The metal halide lamp is essentially a development of the high pressure mercury vapour lamp. It had been known that adding trace amount of other metals to the discharge could improve the spectral output by both filling the gaps in the emission spectra of the mercury discharge, and decreasing the output at the ultraviolet end of the spectrum. This also helps increase the overall luminous efficacy of the lamps too. These metals however could not simply be added directly to the discharge vessel as the vapour pressure would be too low to make them take an active part in the discharge. As a result, halides of these metals are used, which are far easier to vaporise. They are however rather corrosive towards the quartz of which the lamps are constructed. The first commercially practical metal halide lamps appeared in the 1960s.
Ceramic metal halide lamps are a somewhat newer invention, first seeing commercial success when Philips launched the CDM series of lamps in 1994. Ceramics in this application have a number of advantages, primarily in that they are more resistant to the halide salts present in these lamps than quartz envelopes traditionally employed, and that they are far more resistant to heat. This means that a considerable increase in wall temperature is possible from the quartz lamps. This in turn beings about an increase in efficacy and colour rendering. The ceramic discharge vessel was not without teething problems however, particularly that the end seals of the lamps were particularly vulnerable to corrosion. Mainly this is because there are only certain metals which are suitable for sealing to ceramic - and none of these metals are resistant to the halides used here. In the 1980's cermet end seals were trailed by the English lighting company Thorn as a solution to this (cermet is effectively an electrically conductive ceramic - though is somewhat more complicated than that! The description in detail of how cermets work goes beyond the scope of this page - for now - though I may research it and add more data later), but were not really a practical solution. The ceramic metal halide lamp had to wait until Philips came up with an entirely new sealing technique. Their solution was radically different to anything which had come before - actually positioning the seals a long, long distance away from the discharge itself. This far away from the heat of the discharge itself, the normal combination of niobium and molybdenum can be used to form the electrical connections into the discharge vessel itself.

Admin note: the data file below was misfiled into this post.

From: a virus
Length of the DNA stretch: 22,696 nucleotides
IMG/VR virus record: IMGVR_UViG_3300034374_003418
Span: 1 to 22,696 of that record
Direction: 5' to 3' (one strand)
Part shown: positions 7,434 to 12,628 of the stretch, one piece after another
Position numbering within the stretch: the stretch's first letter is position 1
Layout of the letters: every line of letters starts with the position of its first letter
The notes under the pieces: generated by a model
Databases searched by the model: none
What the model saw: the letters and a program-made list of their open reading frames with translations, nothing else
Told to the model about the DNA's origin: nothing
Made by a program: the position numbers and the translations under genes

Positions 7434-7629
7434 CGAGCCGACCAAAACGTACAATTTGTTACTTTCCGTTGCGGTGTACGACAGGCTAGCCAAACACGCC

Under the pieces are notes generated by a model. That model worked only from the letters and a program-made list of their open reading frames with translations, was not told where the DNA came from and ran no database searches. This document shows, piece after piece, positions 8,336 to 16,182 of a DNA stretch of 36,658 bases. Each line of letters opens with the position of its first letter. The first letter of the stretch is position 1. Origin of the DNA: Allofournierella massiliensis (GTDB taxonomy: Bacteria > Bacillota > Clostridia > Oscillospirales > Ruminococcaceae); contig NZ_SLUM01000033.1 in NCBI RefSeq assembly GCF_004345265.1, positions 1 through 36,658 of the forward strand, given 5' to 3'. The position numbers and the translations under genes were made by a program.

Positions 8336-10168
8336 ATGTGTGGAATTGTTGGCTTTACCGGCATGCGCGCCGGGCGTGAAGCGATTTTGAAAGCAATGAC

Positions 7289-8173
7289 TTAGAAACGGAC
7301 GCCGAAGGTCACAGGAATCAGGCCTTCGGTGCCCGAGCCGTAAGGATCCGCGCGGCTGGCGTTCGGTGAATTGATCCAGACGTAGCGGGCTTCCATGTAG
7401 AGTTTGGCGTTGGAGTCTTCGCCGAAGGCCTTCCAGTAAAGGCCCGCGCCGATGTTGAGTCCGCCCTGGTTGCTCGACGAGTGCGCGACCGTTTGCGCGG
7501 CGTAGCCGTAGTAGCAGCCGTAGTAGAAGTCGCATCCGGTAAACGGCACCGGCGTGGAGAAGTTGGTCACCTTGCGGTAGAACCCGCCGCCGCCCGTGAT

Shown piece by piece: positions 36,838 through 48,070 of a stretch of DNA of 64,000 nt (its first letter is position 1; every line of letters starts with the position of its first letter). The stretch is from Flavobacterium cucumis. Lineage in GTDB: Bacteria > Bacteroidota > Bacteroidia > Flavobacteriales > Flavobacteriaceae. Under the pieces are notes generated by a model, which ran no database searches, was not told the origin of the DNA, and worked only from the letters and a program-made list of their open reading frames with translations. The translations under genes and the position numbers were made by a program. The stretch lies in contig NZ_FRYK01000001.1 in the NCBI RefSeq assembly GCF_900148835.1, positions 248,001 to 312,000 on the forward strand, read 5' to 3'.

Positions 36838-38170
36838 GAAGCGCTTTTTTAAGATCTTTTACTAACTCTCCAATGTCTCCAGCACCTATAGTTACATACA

For a more detailed description of the evolution of metal halide (and all other types of discharge lighting), I suggest a visit to Lamptech. In my opinion, THE place to look for everything relating to discharge lighting.
|Philips HPI-T Plus 400W|
|Osram Powerstar HQI-T 70W/WDL UVS|
|Philips MasterColour CDM-R 35W/830 PAR30L 10°|